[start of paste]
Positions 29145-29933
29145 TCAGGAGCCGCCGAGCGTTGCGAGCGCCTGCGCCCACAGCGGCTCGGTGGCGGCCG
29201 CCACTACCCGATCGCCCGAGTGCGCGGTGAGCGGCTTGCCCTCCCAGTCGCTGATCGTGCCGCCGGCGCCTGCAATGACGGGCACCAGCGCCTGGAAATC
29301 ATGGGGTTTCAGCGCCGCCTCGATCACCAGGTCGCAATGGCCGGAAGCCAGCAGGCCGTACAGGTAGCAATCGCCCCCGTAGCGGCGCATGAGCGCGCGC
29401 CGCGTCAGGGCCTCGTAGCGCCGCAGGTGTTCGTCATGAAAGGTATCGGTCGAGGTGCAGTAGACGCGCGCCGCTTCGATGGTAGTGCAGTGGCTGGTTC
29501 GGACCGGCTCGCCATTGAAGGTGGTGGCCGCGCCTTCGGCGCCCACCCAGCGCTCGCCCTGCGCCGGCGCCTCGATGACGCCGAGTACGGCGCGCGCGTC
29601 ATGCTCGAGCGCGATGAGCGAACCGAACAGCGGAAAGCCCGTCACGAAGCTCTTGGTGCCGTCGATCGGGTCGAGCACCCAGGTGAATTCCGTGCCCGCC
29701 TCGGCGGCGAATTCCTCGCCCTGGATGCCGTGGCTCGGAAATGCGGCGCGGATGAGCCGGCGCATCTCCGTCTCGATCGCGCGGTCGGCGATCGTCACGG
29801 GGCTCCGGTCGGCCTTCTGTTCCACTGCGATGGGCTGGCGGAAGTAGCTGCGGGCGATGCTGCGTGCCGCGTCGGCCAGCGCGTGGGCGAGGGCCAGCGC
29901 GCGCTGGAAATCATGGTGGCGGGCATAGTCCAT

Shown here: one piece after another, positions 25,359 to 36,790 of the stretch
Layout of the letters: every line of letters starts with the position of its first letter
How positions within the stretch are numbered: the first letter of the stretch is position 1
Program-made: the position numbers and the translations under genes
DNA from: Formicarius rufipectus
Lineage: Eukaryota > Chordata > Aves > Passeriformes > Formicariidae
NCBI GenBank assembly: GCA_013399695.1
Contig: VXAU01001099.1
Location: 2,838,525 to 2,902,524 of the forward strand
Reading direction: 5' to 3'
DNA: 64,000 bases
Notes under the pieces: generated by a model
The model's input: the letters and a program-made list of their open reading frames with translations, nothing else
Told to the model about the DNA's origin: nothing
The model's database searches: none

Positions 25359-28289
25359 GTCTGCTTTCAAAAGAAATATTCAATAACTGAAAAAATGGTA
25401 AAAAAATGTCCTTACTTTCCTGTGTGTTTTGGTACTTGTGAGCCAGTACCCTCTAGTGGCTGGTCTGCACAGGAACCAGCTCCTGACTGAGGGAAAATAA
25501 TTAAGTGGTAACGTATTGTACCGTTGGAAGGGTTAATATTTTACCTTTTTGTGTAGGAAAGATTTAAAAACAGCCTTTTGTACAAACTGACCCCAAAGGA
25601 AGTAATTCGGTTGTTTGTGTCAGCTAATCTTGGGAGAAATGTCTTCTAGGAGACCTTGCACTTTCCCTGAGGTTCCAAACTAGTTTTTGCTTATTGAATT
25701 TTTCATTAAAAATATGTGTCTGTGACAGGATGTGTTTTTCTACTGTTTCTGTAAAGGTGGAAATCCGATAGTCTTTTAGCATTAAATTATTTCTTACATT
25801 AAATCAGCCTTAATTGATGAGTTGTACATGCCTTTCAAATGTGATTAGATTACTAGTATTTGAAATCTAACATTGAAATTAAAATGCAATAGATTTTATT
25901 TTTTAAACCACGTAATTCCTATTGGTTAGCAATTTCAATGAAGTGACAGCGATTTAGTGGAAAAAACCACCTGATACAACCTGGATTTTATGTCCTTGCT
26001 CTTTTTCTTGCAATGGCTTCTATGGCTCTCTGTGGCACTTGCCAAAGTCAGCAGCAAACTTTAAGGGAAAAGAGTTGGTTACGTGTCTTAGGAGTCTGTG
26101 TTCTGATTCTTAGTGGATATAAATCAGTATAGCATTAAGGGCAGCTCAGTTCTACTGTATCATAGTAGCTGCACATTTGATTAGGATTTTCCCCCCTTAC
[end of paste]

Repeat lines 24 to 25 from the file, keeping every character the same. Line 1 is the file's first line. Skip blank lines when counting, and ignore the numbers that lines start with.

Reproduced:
Told to the model about the DNA's origin: nothing
The model's database searches: none